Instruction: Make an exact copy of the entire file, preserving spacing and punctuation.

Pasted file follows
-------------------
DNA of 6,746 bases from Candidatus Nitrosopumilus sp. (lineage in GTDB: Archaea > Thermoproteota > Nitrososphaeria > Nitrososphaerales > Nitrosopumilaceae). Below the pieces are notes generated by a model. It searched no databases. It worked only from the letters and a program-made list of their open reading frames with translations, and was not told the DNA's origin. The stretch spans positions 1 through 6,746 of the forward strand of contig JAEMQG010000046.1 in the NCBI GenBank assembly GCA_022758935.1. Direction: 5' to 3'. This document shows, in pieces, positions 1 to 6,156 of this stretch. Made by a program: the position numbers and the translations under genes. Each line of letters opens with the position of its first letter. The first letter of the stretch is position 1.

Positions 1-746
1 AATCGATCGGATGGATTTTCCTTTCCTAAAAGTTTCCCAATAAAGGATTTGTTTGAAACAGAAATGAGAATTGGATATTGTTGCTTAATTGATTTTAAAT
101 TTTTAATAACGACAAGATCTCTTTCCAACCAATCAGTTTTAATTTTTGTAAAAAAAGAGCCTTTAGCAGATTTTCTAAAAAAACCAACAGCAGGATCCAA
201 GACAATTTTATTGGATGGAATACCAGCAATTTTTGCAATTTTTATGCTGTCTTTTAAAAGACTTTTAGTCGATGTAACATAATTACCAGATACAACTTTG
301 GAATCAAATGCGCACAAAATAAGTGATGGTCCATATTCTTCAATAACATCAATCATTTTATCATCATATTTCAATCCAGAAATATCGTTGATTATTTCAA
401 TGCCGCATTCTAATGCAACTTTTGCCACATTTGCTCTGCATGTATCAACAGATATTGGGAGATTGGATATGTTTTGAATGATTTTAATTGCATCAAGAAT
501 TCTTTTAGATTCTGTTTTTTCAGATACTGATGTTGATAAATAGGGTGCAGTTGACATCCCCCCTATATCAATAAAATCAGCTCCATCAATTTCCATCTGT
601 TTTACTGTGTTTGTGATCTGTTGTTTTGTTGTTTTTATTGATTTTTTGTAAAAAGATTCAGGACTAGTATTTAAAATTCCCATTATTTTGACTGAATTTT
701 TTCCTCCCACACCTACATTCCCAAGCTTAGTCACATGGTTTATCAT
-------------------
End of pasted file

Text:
DNA of 6,746 bases from Candidatus Nitrosopumilus sp. (lineage in GTDB: Archaea > Thermoproteota > Nitrososphaeria > Nitrososphaerales > Nitrosopumilaceae). Below the pieces are notes generated by a model. It searched no databases. It worked only from the letters and a program-made list of their open reading frames with translations, and was not told the DNA's origin. The stretch spans positions 1 through 6,746 of the forward strand of contig JAEMQG010000046.1 in the NCBI GenBank assembly GCA_022758935.1. Direction: 5' to 3'. This document shows, in pieces, positions 1 to 6,156 of this stretch. Made by a program: the position numbers and the translations under genes. Each line of letters opens with the position of its first letter. The first letter of the stretch is position 1.

Positions 1-746
1 AATCGATCGGATGGATTTTCCTTTCCTAAAAGTTTCCCAATAAAGGATTTGTTTGAAACAGAAATGAGAATTGGATATTGTTGCTTAATTGATTTTAAAT
101 TTTTAATAACGACAAGATCTCTTTCCAACCAATCAGTTTTAATTTTTGTAAAAAAAGAGCCTTTAGCAGATTTTCTAAAAAAACCAACAGCAGGATCCAA
201 GACAATTTTATTGGATGGAATACCAGCAATTTTTGCAATTTTTATGCTGTCTTTTAAAAGACTTTTAGTCGATGTAACATAATTACCAGATACAACTTTG
301 GAATCAAATGCGCACAAAATAAGTGATGGTCCATATTCTTCAATAACATCAATCATTTTATCATCATATTTCAATCCAGAAATATCGTTGATTATTTCAA
401 TGCCGCATTCTAATGCAACTTTTGCCACATTTGCTCTGCATGTATCAACAGATATTGGGAGATTGGATATGTTTTGAATGATTTTAATTGCATCAAGAAT
501 TCTTTTAGATTCTGTTTTTTCAGATACTGATGTTGATAAATAGGGTGCAGTTGACATCCCCCCTATATCAATAAAATCAGCTCCATCAATTTCCATCTGT
601 TTTACTGTGTTTGTGATCTGTTGTTTTGTTGTTTTTATTGATTTTTTGTAAAAAGATTCAGGACTAGTATTTAAAATTCCCATTATTTTGACTGAATTTT
701 TTCCTCCCACACCTACATTCCCAAGCTTAGTCACATGGTTTATCAT